• Competence is related to the performance of a job, role or function by the professional. In order to accomplish all objectives (including performing actions, producing deliverables, or making decisions) of a job, the professional is deemed to possess competence. A given job or role may require more than one competencies.
  • However not all jobs in an industry or within a professional domain are identical. Jobs with similar titles and descriptions can vary in terms of their specific details, including activities performed, decisions made, artifacts produced and level of proficiency required. A certification scheme defines or declares a job, role or function which generally applies to the candidates. The scheme also defines, in more detail, the specific competencies and proficiency levels which it covers. Because each scheme defines the specific competencies it covers, certification schemes may be evaluated and compared more effectively by candidates and other stakeholders.
  • Competence involves the ability to apply knowledge and skills. In order to achieve a successful result on an ongoing basis (i.e. to demonstrate competence) with respect to the job, the professional is expected to apply sound judgement, make correct decisions, apply the appropriate skills and knowledge and make use of relevant professional attributes.
  • Competence for a professional indicates more than the ability to exercise only one specific skill or to produce a simple work product – it indicates that he/she performs consistently, succeeds in achieving the objective and is reliable at the professional level.
  • A certification scheme defines one or more competencies which are relevant to that job role or function.
  • The scheme can define the breakdown of the competencies covered into tasks/activities, so that candidates and other stakeholders can evaluate the scope and context of that certification scheme, and so that they can evaluate the scheme’s coverage of knowledge, skills and competencies as they apply to professionals performing the role or function within a particular domain.
  • Proficiency level (associated with each competency covered by a given scheme) indicates a degree or level expected for a particular competency.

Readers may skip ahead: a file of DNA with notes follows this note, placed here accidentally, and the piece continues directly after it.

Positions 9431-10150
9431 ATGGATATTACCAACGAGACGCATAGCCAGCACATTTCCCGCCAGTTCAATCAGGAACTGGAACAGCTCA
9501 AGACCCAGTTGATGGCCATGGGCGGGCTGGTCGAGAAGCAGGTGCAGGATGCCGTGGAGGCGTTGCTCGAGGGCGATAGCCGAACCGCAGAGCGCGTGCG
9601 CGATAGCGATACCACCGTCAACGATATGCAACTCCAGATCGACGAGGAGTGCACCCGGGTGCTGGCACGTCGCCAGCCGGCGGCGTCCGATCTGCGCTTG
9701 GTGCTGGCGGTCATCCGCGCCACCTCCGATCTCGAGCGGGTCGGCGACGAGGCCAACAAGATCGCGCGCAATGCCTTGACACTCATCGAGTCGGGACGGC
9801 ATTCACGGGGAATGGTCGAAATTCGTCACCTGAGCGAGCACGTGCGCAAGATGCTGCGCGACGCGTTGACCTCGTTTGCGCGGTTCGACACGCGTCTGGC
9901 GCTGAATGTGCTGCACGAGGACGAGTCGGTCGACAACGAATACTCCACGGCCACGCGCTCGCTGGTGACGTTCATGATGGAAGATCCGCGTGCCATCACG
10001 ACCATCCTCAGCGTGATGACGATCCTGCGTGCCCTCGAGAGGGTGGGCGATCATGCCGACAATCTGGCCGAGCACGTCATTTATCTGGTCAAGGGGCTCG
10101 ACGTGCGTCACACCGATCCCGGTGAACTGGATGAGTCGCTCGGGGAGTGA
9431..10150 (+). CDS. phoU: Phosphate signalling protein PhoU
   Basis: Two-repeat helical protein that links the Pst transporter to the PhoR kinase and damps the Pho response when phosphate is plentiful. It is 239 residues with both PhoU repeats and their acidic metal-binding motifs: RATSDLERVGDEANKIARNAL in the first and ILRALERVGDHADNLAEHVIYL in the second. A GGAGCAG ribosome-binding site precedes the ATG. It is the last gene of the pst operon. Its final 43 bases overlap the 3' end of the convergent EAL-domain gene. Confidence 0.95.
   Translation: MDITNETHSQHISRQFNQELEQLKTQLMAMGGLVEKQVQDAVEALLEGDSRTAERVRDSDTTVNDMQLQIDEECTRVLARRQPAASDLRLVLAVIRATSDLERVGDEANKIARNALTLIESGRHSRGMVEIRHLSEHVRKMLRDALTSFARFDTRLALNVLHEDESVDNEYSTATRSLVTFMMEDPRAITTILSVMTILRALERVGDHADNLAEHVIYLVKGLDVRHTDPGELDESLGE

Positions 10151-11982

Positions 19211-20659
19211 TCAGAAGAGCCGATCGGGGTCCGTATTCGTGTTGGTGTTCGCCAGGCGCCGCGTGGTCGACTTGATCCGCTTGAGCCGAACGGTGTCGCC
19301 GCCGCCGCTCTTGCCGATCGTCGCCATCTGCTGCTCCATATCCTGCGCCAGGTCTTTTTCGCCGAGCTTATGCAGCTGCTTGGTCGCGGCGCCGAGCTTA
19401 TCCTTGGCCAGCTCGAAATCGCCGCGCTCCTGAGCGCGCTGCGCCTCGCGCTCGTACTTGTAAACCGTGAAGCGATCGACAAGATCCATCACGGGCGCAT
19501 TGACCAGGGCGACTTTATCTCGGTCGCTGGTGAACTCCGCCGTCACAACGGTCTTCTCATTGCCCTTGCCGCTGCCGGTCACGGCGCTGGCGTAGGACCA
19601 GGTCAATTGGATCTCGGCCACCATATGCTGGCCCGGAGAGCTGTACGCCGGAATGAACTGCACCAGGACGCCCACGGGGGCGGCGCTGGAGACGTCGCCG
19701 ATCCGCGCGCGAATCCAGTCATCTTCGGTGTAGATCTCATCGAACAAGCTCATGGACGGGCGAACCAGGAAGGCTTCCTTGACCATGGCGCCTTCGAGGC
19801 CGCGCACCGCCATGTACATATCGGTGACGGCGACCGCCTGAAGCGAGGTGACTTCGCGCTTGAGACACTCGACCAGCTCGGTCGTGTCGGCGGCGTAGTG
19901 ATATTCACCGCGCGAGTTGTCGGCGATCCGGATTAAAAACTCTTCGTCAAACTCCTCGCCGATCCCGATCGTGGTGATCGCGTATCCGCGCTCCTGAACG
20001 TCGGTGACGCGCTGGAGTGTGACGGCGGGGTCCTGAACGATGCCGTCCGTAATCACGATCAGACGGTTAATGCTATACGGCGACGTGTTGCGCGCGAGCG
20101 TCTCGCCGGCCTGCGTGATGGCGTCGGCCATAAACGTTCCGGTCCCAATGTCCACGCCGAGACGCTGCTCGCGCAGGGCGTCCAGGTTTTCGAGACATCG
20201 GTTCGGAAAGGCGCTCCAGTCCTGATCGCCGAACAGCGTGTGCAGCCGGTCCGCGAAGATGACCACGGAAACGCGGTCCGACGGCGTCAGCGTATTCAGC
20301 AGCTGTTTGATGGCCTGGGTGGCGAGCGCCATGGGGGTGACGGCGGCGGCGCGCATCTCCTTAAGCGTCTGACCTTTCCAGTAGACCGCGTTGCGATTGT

The issue of a certificate or digital credential for Competency should be viewed as demonstrating the individual has also met the criteria for Knowledge and Skill, and therefore anyone successfully assessed at this level will not need separate certificates or digital credentials for Knowledge or Skill for this same SFIA element.

Mandatory requirements

Failure to satisfactorily meet any of the following will result in the accreditation application being rejected.

  • Demonstrate practical experience of carrying out the activity described by SFIA (85% or more of the SFIA description)
  • Provide evidence that this experience of performing the activities described by SFIA is in a professional working environment through the performance of a job, role or function
  • Activity has been carried out independently without instruction being given while performing the activity.
  • Activity performed several times or over an extended period of time (12-months or more)
  • Achieving the expected outcomes or deliverables
  • Consistently achieve expected objectives and a successful result on an ongoing basis, reliably at a professional level
  • Evidence provided is recent, i.e. no longer than 7 years ago

SFIA Levels of Responsibility

Certification for Competency can be awarded against any SFIA responsibility attribute – Autonomy, Influence, Complexity, Knowledge or Business Skills, for example “Autonomy at level 2”.

Professional Skills

Certification for Competency can be awarded against any SFIA Professional Skill at any of the levels SFIA defines that skill, for example “Business risk management (BURM) at level 5”.

 

Category C: SFIA Accreditation for Organisations who use SFIA (including SFIA Partners of various types

Category C is for organisations who use SFIA, either in providing consultancy or training services, in software products and solutions, mapping, rate cards, or other uses requiring a licence from the SFIA Foundation.

Licences and accreditation for organisations is available from the SFIA Foundation. SFIA Foundation Licensing